The truth is, at the time was called on to give testimony in , he had not got his nerves so strengthened as to take a false oath, and though he could lie most unsufferably, still, he had some fear about swearing lies. But no doubt, if he were called upon now, he would swear lies as fast as tell them; since he denies all revelation, all angels, all spirit, &c. and has taken the liar by the hand, and become his companion.
Some time after had given in his testimony at , he began again to rail, the church would bear it no longer, and cut him off: a short time after he was cut off, he plead with them to receive him back again: and in order to get back, he confessed all he had said to be false, asked forgiveness for it, and by much pleading, and confession, and promising reformation, was received back again.
Thus once under oath, and another time voluntarily, for sake of getting back into the church, he confessed himself, that all that he had said, and all that he had written, were falsehoods; for his letter that is going the rounds in the papers, is no more than a reiteration, of what he had before declared, and denied himself. This is the poor pitiful resort then, of the priests, in order to stop the progress of the truth.
But this is not all concerning mamma . The next business we find him in, is robbing the Bank of twenty five thousand dollars at one time, and large sums at others, the managers had in the mean time, appointed him as Cashier, and as President, and they managed the institution with a witness. stole the paper out of the institution, and went to buying bogus or counterfeit coin with it, becoming a partner with the Tinker’s creek blacklegs, and in company with , in buying different kinds of property with it, and devoting it to his own use, and soon entirely destroyed the institution.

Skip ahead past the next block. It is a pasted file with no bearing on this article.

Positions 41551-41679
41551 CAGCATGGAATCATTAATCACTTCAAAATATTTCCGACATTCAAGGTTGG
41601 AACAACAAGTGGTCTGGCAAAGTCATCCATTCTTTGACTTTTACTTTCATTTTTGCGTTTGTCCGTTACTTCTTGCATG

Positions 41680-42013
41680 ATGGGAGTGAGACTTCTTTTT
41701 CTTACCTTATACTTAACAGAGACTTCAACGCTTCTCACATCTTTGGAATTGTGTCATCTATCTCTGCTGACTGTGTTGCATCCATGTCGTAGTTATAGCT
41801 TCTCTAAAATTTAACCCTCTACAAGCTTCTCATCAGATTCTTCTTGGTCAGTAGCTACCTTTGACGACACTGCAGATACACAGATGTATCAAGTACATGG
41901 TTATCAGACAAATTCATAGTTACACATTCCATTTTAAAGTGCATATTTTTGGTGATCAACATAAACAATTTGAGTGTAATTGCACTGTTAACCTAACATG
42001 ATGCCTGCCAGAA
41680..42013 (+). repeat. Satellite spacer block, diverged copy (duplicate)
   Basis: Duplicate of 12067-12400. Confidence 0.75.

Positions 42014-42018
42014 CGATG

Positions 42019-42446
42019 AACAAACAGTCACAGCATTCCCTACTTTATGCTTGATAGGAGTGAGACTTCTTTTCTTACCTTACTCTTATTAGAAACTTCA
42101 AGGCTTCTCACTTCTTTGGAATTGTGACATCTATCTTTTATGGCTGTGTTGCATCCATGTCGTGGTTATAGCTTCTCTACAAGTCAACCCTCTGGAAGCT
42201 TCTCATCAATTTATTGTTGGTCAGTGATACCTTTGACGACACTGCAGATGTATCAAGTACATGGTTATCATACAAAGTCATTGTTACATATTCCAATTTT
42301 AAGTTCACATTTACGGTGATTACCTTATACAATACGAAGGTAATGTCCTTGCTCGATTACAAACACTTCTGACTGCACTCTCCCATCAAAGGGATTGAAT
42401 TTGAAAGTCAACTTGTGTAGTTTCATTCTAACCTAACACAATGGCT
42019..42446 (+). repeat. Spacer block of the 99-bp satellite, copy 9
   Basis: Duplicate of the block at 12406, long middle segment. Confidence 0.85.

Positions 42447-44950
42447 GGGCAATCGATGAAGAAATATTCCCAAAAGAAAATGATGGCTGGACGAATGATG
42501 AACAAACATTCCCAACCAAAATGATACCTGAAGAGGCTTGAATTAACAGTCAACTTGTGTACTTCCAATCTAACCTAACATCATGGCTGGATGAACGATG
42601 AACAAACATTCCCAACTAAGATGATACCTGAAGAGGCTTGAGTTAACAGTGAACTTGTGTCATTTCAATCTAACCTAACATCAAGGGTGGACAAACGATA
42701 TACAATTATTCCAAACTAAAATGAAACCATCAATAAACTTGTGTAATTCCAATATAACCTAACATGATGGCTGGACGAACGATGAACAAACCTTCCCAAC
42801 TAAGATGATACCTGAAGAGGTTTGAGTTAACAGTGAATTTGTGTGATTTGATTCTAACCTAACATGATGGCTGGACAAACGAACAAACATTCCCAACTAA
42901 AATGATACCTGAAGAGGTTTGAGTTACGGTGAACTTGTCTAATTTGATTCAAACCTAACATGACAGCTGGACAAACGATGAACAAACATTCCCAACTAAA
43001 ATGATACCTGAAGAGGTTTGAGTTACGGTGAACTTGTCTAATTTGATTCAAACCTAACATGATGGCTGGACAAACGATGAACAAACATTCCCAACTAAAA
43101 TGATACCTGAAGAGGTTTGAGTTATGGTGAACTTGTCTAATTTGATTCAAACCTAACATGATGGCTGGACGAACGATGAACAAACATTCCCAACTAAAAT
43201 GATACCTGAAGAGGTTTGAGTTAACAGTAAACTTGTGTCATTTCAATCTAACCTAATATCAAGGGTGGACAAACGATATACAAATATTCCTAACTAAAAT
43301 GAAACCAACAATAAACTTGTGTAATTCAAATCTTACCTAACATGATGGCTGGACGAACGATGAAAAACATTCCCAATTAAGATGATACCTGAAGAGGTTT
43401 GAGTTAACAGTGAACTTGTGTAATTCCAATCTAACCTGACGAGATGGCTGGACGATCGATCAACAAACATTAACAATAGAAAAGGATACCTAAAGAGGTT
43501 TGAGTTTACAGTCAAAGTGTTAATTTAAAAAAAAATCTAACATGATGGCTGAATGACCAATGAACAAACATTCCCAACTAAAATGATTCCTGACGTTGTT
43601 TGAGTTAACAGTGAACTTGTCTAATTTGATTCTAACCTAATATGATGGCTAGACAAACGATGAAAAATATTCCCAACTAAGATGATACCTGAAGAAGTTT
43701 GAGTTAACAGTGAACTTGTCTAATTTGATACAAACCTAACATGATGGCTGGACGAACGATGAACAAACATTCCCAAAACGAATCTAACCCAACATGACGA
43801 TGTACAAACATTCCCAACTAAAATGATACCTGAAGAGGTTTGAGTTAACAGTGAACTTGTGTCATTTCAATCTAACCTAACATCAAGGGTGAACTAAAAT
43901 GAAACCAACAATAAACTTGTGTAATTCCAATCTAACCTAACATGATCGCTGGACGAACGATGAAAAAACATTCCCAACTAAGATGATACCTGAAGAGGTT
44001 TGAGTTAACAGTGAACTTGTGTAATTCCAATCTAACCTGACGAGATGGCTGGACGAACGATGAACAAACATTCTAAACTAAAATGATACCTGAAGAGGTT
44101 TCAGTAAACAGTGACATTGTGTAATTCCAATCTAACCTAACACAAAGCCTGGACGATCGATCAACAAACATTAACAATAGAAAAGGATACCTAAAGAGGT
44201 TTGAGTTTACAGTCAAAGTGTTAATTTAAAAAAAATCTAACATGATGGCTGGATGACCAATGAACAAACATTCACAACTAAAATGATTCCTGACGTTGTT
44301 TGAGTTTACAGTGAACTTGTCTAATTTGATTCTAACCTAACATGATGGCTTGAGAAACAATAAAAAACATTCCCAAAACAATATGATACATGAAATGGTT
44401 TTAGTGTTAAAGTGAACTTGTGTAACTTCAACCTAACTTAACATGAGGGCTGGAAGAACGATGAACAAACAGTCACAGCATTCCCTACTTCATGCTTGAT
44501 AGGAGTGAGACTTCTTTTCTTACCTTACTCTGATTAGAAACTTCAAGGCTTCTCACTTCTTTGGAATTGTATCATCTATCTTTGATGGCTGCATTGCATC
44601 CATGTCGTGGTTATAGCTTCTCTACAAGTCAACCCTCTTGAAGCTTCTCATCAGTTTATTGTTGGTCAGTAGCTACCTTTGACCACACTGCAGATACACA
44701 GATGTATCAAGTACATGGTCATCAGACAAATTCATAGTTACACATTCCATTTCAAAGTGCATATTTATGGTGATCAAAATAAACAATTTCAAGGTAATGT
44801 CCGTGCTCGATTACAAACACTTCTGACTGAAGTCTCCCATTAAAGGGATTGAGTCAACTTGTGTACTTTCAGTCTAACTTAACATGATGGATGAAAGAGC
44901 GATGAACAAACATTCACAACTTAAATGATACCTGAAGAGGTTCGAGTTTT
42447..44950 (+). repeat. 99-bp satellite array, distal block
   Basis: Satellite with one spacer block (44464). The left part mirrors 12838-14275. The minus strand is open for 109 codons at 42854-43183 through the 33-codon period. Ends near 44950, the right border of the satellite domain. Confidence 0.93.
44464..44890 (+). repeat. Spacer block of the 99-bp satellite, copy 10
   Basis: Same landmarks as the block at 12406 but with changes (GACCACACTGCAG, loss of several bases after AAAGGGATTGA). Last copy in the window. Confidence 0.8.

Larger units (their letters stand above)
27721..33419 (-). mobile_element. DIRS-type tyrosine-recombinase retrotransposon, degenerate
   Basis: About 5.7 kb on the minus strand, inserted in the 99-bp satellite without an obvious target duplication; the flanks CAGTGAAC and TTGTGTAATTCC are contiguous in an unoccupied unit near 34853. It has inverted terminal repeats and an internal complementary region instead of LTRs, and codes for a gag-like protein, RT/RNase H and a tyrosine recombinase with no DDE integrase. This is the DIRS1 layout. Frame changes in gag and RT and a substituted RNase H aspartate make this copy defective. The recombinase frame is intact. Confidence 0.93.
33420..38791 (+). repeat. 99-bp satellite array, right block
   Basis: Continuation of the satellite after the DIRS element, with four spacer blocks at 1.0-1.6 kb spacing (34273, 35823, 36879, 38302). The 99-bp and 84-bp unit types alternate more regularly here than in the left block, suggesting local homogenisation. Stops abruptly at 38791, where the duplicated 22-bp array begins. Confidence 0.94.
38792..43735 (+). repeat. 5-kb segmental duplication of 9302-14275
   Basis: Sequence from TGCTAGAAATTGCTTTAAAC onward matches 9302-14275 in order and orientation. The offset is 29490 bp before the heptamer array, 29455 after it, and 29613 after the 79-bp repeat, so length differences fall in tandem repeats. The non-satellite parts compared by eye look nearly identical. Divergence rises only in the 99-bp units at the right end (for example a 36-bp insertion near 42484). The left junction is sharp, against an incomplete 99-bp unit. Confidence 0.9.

He was aided by his former associates to take his paper, and go and buy bogus with it, from the Tinker’s creek black legs, and on the way coming home, they would waylay and his gang, and rob them, so they would loose the bogus money; at last sold his horse and carriage for bogus money, and behold when he came home and opened his box of bogus, it was sand and stones.— was somewhat chagrined at this, so he gets out a state’s warrant, takes his coadjutor, , and off to Tinker’s creek they go. as constable. The pretended object was, to take the man who had them, the horse and carriage, one for stealing them, and the others as stolen property. Coming to the place where they were, takes after the man and drives him into a barn. in the mean time takes the horse and carriage, and clears to with it, and when had pretendedly tried to take the man, until he supposed had got off with the horse and carriage, he ceased the pursuit and went home.
For this, was taken by the sheriff of Cuyahoga county, his hands bound behind his back, and held in custody untill he paid two hundred dollars, and if he had not paid it, he would have stood a chance for the work house.
Thus O ye Priests, what a blessed company of associates you have got, to help you on in the work of persecution. You aught to rejoice greatly, at the venerable addition which you have added to your numbers. No [p. 58]